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The Cardinal Way to a Unique Championship

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The Cardinal Way to a Unique Championship

Charlotte Cardinals ride their defense to a championship. Alex Goff photo.

The question popped up Saturday night; a question we hadn't pondered at all until then—were the Charlotte Cardinals the first East Coast team to win the HS Club Championships?

Let's have a look. As you can see here>> the HS Championships was, from 1981-2007 to be one tournament. There was no division between HS Clubs and Single-School teams. Over that period, five Single-School teams won championships, and the other 22 (mostly Highland out of Utah) won 17. The regional split is as follows:

Utah 20 Championships, California 7, New York 2.

When the championship was then split into Single-School and HS Club, Highland continued its rein for a while. 

From 2008-2013 USA Rugby ran a split tournament, and then when they backed away and it was taken over by a team of coaches headed up by the late Lee Kelly, a Tier II was added.

Here's how those championships break down:

California 7
DC 6
New York 1
Utah 1
Ohio 1

Tier II
California 5
New Jersey 1
Virginia 1
Kansas 1
Idaho 1

HS Club
California 6
Utah 5
Indiana 4
North Carolina 1

So you see California and Utah have had many champions—mostly Jesuit Sacramento on the school side for California and Highland on the club side for Utah. But Californian clubs have come from all over. California HS Clubs won five straight HS Club titles from 2018-2023 (no tournament in 2020), with five different teams.

And yes, while there have been Single-School champions from the East Coast (Xavier) and in Tier II (West End, Union) there has never been a HS Club champion from the East Coast until the Charlotte Cardinals won on Saturday. The closest anyone came was Fort Hunt in 2017 and Charlotte Tigers in 2021.

And what a run it was for Charlotte. They arrived with an impressive offensive resume but really it was their defense that saw them through. Put under not insignificant pressure the Cardinals held Okapi to one try, San Diego to two, and, in the final, The Woodlands to one. Over the course of the three days they gave up 30 points, the least allowed of any team in any of the breaks. In fact, the only teams that were remotely close to that astonishing points-allowed figure were Wolverines (46), The Woodlands (41), and Gonzaga (40).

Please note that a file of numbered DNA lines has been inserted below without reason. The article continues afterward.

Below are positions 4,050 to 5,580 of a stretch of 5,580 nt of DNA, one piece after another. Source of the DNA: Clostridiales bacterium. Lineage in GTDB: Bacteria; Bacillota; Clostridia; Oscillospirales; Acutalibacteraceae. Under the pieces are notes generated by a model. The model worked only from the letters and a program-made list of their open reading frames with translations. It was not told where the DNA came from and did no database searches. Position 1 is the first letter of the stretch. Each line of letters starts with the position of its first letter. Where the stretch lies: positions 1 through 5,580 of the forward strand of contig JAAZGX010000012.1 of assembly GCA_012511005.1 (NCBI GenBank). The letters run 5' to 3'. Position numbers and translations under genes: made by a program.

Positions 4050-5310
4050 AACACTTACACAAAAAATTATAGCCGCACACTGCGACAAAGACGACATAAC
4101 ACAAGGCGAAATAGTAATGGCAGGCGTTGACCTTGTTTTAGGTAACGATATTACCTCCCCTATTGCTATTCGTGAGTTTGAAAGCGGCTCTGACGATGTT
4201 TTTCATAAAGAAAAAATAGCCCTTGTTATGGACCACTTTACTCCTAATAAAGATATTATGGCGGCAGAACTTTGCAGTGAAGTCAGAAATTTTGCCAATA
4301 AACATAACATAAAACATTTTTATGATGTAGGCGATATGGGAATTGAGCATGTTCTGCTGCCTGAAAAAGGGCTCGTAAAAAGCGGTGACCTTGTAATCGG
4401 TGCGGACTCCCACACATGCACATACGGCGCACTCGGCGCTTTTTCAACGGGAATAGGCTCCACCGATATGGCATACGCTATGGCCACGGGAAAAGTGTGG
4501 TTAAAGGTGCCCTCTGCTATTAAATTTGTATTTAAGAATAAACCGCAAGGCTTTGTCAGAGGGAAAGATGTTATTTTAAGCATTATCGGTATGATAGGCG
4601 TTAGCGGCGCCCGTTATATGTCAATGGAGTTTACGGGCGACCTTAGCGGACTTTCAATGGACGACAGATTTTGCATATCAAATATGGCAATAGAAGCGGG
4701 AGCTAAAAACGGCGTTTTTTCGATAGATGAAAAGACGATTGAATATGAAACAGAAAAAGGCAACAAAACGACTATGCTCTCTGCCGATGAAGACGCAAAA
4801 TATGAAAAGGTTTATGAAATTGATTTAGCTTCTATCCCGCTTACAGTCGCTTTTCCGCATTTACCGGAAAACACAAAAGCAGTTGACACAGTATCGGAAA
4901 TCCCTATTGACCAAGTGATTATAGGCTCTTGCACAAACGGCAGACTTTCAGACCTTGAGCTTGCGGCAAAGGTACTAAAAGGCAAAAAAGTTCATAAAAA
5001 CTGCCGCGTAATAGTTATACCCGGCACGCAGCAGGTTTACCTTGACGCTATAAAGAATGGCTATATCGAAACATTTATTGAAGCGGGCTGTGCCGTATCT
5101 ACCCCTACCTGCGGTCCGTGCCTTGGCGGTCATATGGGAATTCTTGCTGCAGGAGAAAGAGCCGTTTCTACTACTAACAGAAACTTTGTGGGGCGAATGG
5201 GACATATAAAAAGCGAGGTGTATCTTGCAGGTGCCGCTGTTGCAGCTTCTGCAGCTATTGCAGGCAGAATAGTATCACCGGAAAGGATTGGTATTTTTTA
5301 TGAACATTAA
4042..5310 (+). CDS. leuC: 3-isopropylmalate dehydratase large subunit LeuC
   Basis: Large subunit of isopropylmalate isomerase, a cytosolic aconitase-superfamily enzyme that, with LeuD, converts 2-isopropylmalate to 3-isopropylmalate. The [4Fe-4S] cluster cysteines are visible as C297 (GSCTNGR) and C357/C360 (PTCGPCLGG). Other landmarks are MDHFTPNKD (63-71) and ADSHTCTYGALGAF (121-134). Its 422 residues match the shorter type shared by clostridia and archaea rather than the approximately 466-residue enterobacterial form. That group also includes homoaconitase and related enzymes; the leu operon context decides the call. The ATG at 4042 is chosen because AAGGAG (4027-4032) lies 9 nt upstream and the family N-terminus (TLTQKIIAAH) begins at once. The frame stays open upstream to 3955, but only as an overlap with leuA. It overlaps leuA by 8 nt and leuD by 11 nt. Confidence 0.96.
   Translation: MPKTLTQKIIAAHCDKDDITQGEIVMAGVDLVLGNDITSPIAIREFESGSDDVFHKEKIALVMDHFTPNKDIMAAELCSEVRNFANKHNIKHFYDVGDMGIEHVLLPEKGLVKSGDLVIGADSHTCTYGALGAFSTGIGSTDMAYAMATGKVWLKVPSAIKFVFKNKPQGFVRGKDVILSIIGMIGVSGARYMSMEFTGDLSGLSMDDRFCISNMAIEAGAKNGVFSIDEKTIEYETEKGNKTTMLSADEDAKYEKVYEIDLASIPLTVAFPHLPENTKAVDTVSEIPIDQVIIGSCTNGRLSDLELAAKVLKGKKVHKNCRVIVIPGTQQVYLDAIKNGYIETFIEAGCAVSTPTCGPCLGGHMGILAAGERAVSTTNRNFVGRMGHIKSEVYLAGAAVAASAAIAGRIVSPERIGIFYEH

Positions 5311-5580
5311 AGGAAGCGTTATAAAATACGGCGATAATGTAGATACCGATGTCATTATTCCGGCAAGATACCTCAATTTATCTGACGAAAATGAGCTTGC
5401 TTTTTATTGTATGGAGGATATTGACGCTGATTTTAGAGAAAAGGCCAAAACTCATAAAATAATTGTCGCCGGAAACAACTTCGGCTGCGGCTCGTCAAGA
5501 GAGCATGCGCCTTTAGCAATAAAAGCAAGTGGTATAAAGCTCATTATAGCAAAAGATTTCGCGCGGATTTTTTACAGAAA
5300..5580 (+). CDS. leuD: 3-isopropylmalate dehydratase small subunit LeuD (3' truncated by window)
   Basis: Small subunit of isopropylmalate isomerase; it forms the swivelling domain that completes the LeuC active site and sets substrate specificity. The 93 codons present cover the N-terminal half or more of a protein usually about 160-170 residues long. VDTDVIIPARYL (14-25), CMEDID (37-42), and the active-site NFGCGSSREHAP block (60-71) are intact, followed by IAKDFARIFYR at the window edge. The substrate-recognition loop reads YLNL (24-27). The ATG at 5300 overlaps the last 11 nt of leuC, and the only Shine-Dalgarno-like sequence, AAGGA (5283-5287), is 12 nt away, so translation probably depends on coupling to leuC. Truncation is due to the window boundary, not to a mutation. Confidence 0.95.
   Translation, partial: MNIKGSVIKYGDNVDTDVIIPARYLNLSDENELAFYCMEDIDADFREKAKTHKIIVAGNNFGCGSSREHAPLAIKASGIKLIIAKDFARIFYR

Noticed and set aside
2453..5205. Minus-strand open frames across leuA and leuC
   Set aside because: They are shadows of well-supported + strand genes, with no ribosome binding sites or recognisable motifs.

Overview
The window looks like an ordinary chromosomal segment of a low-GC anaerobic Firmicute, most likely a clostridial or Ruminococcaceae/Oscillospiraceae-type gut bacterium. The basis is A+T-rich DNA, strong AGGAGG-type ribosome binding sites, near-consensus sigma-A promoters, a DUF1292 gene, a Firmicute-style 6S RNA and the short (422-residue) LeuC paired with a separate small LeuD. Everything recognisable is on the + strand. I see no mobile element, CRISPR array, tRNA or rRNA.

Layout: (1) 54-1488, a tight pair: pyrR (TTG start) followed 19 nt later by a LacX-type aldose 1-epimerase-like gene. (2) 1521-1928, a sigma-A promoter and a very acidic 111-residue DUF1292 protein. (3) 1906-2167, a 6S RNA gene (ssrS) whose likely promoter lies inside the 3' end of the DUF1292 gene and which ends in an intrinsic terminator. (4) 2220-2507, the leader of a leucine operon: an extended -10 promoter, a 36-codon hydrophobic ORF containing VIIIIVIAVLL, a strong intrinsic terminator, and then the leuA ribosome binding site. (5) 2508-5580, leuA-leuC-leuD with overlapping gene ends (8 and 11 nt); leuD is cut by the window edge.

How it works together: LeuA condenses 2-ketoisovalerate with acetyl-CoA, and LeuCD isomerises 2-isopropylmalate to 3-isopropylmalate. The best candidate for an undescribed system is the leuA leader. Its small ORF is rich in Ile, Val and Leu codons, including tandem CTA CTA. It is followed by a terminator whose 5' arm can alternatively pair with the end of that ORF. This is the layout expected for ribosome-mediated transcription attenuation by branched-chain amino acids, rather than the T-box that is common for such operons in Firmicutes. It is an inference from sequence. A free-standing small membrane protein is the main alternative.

Points allowed by teams not named Charlotte Cardinals were 27.4 per game; points allowed per game by the Charlotte Cardinals was 10.0.

So how did they accomplish that?

First off, there's a not to Zach and Max Coulson. The flyhalf and fullback, and brothers, were really strong fielding kicks and putting distance on any clearance kicks they made. They were not going to make it a short field for you. Next up, captain and MVP of the final, Finlay Mitchell, ran his team extremely well. He had their ear and they organized quickly. After the game the players also pointed out their fitness. They possibly were the fittest team in Elkhart. If not, they were top three at worst. They made their tackles, got off the ground, and got into position quickly and efficiently.

Then there are the guys who just dedicate themselves to playing defense. The back row of Sean Butler, Kai Campbell, and Nate Rawls put defense at the top of their list of jobs to do. But it was everyone—everyone worked hard on defense. If a tackle was missed, and Woodlands makes you miss, someone else was coming in to help.

For their part, The Woodlands lost their flyhalf, Ilen Menon, and their fullback, Tate Standridge, within the first 10 minutes or so. They did a really good job of not letting it get under their skin, but it had to have an effect. This is the game where you expect your starting 15 to be ready to go, and in the end they couldn't.